Key Success Factors for Implementation of Advanced
Manufacturing Technologies (AMTs)-Case Study
Conducted on Selected Pharmaceutical Companies in
Bikash Barua and M.M. Obaidul Islam
Office of Research and Publications (ORP)
American International University-Bangladesh (AIUB)
Working Paper No. AIUB-BUS-ECON-2008-15
Bikash Barua and M.M. Obaidul Islam (2008). Key Success Factors for Implementation of Advanced
Manufacturing Technologies (AMTs)-Case Study Conducted on Selected Pharmaceutical Companies in
Bangladesh. AIUB Bus Econ Working Paper Series, No 2008-15,
Copyright © 2008 American International University-Bangladesh (AIUB)
Key Success Factors for Implementation of Advanced Manufacturing
Technologies (AMTs)-Case Study Conducted on Selected Pharmaceutical
Companies in Bangladesh
Bikash Barua and M.M. Obaidul Islam
Faculty of Business Administration, American International University-Bangladesh
This paper analyzes the key factors that affect implementation of Advanced Manufacturing Technologies
(AMTs) in some selected pharmaceutical companies in Bangladesh. In this regard, we go through literature
review to identify success factors for implementation and based on the literature review a framework is
established to examine the key success factors. We conduct a questionnaire survey to collect necessary primary
information. The information is then analyzed using statistical methods namely one way analysis of variance and
multiple pairwise comparisons. From the result of the analysis we draw a conclusion and provided some
suggestions in context. From the research, it is found that employee motivation, degree of availability of training
program, employee relation and cooperation, existence of an employee education & training program prior to
implementation, safety of performing job, need for team members to be familiar with the new technology,
degree of management commitment and support, degree of financial support, and availability of skill is the key
factors that affect successful implementation of AMTs.
Keywords: Advanced manufacturing technology, pharmaceutical industry, implementation, key success factors,
human factor, strategic factor, technological factor.
Advanced manufacturing Technology (AMT) involves the innovative integration of new technology, production
processes and management techniques with the workforce, organization, and culture of the enterprise to form a
total system of enhanced production. Indeed, the advanced manufacturing movement, in tandem with the
information technology revolution, is transcending the traditional parameters of mass production, giving rise to a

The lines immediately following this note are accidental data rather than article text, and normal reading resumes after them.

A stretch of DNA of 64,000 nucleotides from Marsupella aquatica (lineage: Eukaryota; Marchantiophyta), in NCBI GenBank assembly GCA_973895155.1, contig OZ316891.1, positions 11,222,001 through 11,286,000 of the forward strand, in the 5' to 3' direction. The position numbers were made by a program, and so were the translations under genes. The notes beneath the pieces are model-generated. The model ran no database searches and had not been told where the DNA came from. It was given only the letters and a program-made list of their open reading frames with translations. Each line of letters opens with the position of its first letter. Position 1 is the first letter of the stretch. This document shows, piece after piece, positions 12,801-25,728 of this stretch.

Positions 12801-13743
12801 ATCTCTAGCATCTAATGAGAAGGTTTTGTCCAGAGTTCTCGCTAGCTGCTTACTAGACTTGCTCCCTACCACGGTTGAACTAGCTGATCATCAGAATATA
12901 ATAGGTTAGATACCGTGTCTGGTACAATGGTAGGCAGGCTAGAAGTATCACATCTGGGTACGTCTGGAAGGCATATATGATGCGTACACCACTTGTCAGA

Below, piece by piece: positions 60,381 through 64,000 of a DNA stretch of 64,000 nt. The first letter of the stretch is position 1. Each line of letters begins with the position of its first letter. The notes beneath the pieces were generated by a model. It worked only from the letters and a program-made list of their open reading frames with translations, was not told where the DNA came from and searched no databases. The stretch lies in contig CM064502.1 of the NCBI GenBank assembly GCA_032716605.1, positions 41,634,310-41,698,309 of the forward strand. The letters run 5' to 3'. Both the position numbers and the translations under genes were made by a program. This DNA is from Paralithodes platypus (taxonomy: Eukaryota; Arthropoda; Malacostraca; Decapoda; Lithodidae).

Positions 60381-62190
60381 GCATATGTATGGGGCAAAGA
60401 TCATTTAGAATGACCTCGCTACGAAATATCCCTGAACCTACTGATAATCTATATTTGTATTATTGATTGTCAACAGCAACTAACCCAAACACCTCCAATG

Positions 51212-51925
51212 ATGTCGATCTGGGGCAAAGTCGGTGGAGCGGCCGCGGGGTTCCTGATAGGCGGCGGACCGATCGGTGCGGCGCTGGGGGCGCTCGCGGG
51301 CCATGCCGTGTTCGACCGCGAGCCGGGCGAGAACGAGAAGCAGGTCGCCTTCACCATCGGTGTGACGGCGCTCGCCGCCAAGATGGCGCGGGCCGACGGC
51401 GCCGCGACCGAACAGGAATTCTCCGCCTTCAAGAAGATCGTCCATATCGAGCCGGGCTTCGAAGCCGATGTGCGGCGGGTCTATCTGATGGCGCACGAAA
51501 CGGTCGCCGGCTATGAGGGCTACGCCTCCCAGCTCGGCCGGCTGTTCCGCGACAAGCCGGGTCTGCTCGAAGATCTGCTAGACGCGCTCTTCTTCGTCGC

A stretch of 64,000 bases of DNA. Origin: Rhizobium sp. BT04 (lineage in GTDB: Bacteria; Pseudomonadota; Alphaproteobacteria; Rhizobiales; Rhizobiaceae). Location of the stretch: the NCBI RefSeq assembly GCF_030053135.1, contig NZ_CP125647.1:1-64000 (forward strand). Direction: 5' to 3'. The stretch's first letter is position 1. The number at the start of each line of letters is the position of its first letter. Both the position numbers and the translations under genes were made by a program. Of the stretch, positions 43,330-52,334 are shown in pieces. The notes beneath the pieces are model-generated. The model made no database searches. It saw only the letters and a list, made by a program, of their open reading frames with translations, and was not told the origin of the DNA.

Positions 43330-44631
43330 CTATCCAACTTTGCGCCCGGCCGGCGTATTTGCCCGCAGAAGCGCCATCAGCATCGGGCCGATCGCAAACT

new era in manufacturing in which manufacturers are increasing the speed and flexibility of production while
improving product quality and customization (Mohanty, 1999).
The benefits of AMT use are far ranging—from increasing productivity, to improving flexibility, to producing
higher quality products, to reducing production costs (Beaumont and Schroder, 1997; Rischel and Burns, 1997;
In view of great opportunity of the future Pharmaceutical market, we try to looks into finding key factors that
lead to the successful integration of the advanced manufacturing technologies in the industry.
First of all we go through the literature review concerning the implementation issues and identification of key
implementation factors. Then we establish a framework to analyze the key success factors. Based on the
framework, we have collected relevant primary information through questionnaire survey. After then, we
perform Statistical analysis (ANOVA) to identify the success factors. We then provide some useful suggestions
for the industry. At the end, we provide conclusion about success factors based on the result of the analysis of
2. Literature Review
Badiru (1990) reports guidelines for developing and implementing strategic plans for AMT. He also discusses he
concept of strategic and operational planning. Babbar and Rai (1999) have reported that the problem lies not in
the level of technology, but rather in its implementation. They also state that, instead of rushing to invest in
AMT, a manufacturing company must reassess its direction, strengths and weaknesses, and then develop a
strategy for successful implementation.
Afzulparkar at al. (1993) have identified some of the issues and problems arising from implementing a cellular
manufacturing project and discuss the following issues, namely scope of CM projects, simulation modeling, cell
design, cell operational logistics, and labour issues in CM.
Voss (1986) reports that implementation is a vital issue which must be considered prior to any major
introduction of AMT, and that strategic considerations have a major influence on the success of post-installation
Sambasivarao and Deshmukh (1994) have discussed various strategic issues, such as finance position, technology
position, market position, product conception and resources, and developed a four-stage framework for
implementing FMSs. Boer et al. (1990) state that the advantages of FMS may be achieved, although economic,
technical and organizational problems and prerequisites may prevent or delay the full benefits.
Park et al. (1990) stated that implementation of automation technologies entails a large initial investment under a
long-term, uncertain environment. They also observed that the decisions to implement AMT must be
determined by expectations concerning factors of demand such as the breadth of the variety of products, the
quantity of demand, and also the quality of products.
Mohanty (1993) indicate that successful selection and implementation of AMT requires a thorough
understanding of various issues. Researchers have identified and classified these attributes. For example, Tayyari
and Kroll (1990) have divided AMT issues into two categories, namely direct cost benefits, and intangible
Mohanty (1993) has classified implementation issues into six categories: direct cost factors, preproduction cost
factors, human issues, social issues, strategic issues, and technological issues. He argued that implementation
issues are classified primarily on the basis of accountability for analyzing AMT benefits. Economic factors or
tangible factors are quantifiable using cost-borne figures. These factors are again classified into three categories,
namely pre-production cost factors, direct production cost factors and indirect production cost figures.
Implementation issues have long-term implications for the organization as a whole and so it is necessary to
consider the effects of AMT on the organization.
Efstathiades, Tassou, and Antoniou (2002) have justified the implementation issues from technical, business, and